"Red Hot has been trying to make to rap album for years," McLean told Vibe in August 1996. He added, "We reached out to rappers, and we'd hear, 'We're not really interested. We're a little fuzzy on the subject.'" Much of that interest changed once Eazy-E died. It served as the catalyst for mobilizing artists nationwide. Wu-Tang Clan, De La Soul, and Mobb Deep were some of the biggest hip-hop artists of the time, and their participation, along with that of well-regarded up-and-comers was significant.
"Everybody on the album is well-respected," says Pharoahe Monch. "It was an honor to be asked, one. Also, it was a privilege to be in the same conversation with these artists, as well as [address] the challenge to write the subject from a perspective that Organized Konfusion would. I remember De La being a part of it. And that's like one of my all-time favorite groups, so we jumped at the opportunity."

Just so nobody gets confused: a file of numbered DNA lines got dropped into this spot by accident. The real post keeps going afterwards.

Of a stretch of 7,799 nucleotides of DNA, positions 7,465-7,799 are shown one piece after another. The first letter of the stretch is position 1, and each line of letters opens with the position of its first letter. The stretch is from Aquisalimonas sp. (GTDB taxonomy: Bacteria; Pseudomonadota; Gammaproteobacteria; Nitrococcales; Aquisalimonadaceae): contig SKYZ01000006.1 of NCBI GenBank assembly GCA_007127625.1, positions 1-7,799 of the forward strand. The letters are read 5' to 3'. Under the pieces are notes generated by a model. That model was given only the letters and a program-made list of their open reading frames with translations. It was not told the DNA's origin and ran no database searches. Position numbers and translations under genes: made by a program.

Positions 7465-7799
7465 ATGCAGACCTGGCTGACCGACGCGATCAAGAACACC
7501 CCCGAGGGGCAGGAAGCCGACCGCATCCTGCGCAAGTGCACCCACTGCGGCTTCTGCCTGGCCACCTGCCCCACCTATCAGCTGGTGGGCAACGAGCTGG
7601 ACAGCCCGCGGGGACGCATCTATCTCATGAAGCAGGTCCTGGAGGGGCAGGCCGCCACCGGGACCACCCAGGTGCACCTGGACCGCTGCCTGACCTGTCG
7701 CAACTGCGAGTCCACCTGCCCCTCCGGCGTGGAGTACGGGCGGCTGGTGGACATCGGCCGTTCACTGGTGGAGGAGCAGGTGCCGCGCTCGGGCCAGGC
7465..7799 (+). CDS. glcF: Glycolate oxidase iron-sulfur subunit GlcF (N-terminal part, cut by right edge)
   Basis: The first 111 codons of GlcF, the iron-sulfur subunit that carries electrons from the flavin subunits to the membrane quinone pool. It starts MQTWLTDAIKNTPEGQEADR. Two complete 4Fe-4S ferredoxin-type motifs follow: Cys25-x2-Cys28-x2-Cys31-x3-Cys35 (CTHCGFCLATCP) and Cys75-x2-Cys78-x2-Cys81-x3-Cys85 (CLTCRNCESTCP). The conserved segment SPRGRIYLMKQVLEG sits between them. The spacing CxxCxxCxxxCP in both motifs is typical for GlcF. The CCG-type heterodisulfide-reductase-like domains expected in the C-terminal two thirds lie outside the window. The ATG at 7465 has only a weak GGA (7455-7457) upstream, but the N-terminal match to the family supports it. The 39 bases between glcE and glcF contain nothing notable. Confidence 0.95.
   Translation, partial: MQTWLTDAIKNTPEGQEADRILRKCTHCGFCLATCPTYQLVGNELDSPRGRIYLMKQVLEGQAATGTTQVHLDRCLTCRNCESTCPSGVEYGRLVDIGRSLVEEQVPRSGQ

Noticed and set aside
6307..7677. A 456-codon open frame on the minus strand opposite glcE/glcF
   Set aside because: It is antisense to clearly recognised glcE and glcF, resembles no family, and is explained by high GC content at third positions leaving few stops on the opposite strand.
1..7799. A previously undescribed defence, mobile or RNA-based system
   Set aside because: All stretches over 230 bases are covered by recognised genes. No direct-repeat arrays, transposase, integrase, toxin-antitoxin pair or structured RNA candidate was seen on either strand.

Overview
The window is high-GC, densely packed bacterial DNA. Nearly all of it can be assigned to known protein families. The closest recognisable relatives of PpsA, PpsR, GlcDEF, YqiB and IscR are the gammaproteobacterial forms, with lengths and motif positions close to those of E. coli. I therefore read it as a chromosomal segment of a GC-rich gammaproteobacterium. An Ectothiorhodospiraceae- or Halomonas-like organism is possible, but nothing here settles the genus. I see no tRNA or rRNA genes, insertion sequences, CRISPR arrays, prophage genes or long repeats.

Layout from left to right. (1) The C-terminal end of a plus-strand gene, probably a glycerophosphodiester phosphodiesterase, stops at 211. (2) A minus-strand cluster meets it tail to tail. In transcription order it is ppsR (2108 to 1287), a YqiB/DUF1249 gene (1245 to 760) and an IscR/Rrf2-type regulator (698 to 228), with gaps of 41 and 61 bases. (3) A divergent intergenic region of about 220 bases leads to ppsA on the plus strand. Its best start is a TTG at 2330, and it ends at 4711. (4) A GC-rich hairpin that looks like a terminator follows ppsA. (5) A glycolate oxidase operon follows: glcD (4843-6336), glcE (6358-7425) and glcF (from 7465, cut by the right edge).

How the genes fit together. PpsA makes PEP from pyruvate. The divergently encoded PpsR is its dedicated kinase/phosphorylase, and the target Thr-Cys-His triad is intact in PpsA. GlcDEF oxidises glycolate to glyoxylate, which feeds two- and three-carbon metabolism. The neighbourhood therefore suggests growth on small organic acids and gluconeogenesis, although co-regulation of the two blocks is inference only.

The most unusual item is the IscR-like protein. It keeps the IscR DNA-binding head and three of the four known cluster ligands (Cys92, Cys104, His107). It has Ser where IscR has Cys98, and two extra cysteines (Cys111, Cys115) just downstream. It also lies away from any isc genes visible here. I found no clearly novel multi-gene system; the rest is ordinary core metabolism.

America Is Dying Slowly was far from the first time the hip-hop community banded together in the name of social good. Songs like "Self-Destruction," "We're All in the Same Gang," "Close The Crackhouse," "Workin' Together," and "H.E.A.L. Yourself" already proved star power could convey impactful commentary alongside a strong kick and snare drum. But it may have been the first album dedicated to the same message, and it was definitely the first hip-hop album about HIV/AIDS awareness, education, and prevention.
The music that resulted finds ways to be entertaining, musically exciting, and serious all at the same time. On the "The Yearn" by Lost Boyz featuring Pete Rock, the South Jamaica Queens quartet and the esteemed Chocolate Boy Wonder put together an upbeat party banger marrying condom advocacy and a thumping bass line. The group's Mr. Cheeks raps, "Make sure that you protect yourself / That shows that you respect yourself."